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October 7, 2020

The Mazda CX-30 Isn't Like Buying a Refrigerator

These days, buyers opt for Sport Utility Vehicles for one good reason: interior space. Together with ample ground clearance, the flexibility of being able to swallow whatever life throws at it—be it from daily use or family trips has become an important purchase factor among SUV buyers.

While Mazda has designed its “right-sized” CX-30 to be more emotional, they haven’t forgotten the functional aspect. Ryosuke Morishige of Mazda’s Product Strategy Department explains that the CX-30 was designed for long-term use, not limited to a particular stage in one’s life.

Thanks to Mazda’s attention to its packaging—the layout elements that make up a car such as the engine, transmission, and seats—the CX-30 carves out a truly usable interior space. But more than just plain measurements, designers and engineers paid consideration to its usability. It came to a point where they made millimeter adjustments just to take into account how tall a person can sit, and what can be loaded in the luggage compartment.

“First of all, we had a goal of reducing the CX-30’s total length to 4,400-mm or less to make it a compact size that’s easy to drive,” explains Morishige-san. “On top of that, I designed it so that even if a child grows up, it can sit four adults comfortably.”

However, simply increasing the occupant space will exceed the CX-30’s target total length; so, engineers came up with an ingenious solution: raise the rear seats a little. Not only was Mazda able to keep the overall length to 4,395-mm, but also managed to improve the comfort of anyone seated at the back. Of course, designers had to raise the roof a little, but not so much as to break its elegant design.

Pulling this off is possible thanks to the unique way Mazda makes its cars. During the CX-30’s development, a special team was formed encompassing various departments such as design and R&D. From Day 1, everyone was made aware of the 4,400-mm target, and they devised solutions to reach that goal.

Besides the passenger space, Mazda also worked on the usability of the luggage compartment. They made sure it could accommodate various items be it a stroller, suit case or gym bag, but they also paid close attention to the loading height. They made sure it’s easy to load or unload heavy items including boxes that contain prefabricated furniture (hello, IKEA).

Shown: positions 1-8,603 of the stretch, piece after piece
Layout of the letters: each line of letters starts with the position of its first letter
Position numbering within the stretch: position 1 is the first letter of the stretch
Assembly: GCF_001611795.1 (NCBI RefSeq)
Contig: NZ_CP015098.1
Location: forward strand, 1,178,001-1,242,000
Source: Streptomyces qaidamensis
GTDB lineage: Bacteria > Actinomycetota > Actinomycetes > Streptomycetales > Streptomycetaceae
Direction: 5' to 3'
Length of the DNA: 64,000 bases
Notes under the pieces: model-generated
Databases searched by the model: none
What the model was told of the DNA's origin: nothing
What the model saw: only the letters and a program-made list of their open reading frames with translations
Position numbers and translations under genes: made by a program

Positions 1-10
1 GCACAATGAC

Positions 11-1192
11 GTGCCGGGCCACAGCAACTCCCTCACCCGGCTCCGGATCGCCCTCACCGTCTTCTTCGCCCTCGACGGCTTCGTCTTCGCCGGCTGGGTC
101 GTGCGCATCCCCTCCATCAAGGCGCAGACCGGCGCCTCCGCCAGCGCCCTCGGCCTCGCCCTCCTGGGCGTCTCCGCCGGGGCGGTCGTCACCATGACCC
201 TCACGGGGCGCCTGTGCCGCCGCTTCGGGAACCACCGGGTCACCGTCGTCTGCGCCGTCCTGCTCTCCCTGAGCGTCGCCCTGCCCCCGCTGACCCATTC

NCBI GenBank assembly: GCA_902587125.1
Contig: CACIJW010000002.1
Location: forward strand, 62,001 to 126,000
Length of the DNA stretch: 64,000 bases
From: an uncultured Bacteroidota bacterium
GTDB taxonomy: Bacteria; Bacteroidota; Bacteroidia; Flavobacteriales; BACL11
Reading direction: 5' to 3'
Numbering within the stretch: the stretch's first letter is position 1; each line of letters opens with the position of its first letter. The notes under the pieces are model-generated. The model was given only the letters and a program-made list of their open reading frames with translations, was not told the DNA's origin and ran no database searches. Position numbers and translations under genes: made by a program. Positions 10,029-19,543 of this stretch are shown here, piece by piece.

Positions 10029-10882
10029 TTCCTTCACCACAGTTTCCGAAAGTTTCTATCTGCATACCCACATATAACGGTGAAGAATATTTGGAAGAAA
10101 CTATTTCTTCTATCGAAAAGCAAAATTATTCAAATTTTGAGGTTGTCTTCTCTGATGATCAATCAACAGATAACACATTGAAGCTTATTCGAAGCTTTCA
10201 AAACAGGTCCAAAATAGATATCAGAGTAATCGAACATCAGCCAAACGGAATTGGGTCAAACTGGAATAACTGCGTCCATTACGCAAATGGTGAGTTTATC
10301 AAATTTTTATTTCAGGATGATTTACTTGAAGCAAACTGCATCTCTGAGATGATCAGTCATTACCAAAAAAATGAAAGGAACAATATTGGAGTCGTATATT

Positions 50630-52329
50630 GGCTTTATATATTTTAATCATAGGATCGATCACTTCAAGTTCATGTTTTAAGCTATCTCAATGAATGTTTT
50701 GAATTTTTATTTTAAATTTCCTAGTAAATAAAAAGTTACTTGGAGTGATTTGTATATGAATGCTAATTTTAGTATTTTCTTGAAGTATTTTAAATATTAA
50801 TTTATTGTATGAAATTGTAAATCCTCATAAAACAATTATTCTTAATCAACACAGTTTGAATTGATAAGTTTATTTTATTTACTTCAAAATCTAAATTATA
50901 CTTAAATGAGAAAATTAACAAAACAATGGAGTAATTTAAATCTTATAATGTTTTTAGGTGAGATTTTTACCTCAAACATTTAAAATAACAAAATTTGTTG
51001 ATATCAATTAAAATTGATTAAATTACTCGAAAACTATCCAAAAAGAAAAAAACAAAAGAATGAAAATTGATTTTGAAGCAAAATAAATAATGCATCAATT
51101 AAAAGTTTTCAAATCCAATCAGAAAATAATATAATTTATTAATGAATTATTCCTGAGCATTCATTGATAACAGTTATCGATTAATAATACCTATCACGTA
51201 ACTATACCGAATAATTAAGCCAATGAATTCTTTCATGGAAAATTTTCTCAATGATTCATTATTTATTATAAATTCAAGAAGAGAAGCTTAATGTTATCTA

Early in the CX-30’s development, Morishige-san and his team came up with a full-scale evaluation model just to verify the usability of the rear seats and luggage compartment.

“It’s not the numbers that determine the ease of use of a car,” says Morishige-san. “We actually sat down in the rear seats, and checked whether the knee room and head room were large enough. In addition, we actually loaded packed luggage into the luggage compartment. We actually made a model that can change the height of the luggage compartment floor with a pedal, like the chair in a beauty salon, so that we could set the optimal height that doesn’t strain the body.”

In the CX-30’s product literature, its cargo compartment is listed as 430 liters, and while this number is important, one number makes it easier to use: the ground clearance to the floor of the luggage compartment. That magic number, in case you’re wondering, is 730 millimeters. 

“When buying a refrigerator, sometimes you choose the one with the larger liter capacity. But when you use it, the usability may not be as you imagined. Storage spaces may not be utilized to the fullest extent when items collide with one another,” says Morishige-san. “It’s the same with a car. The CX-30 is the result of repeated verification in millimeters, imagining how it’ll be used by the customer. Its ease of use cannot be expressed by numerical values alone.”

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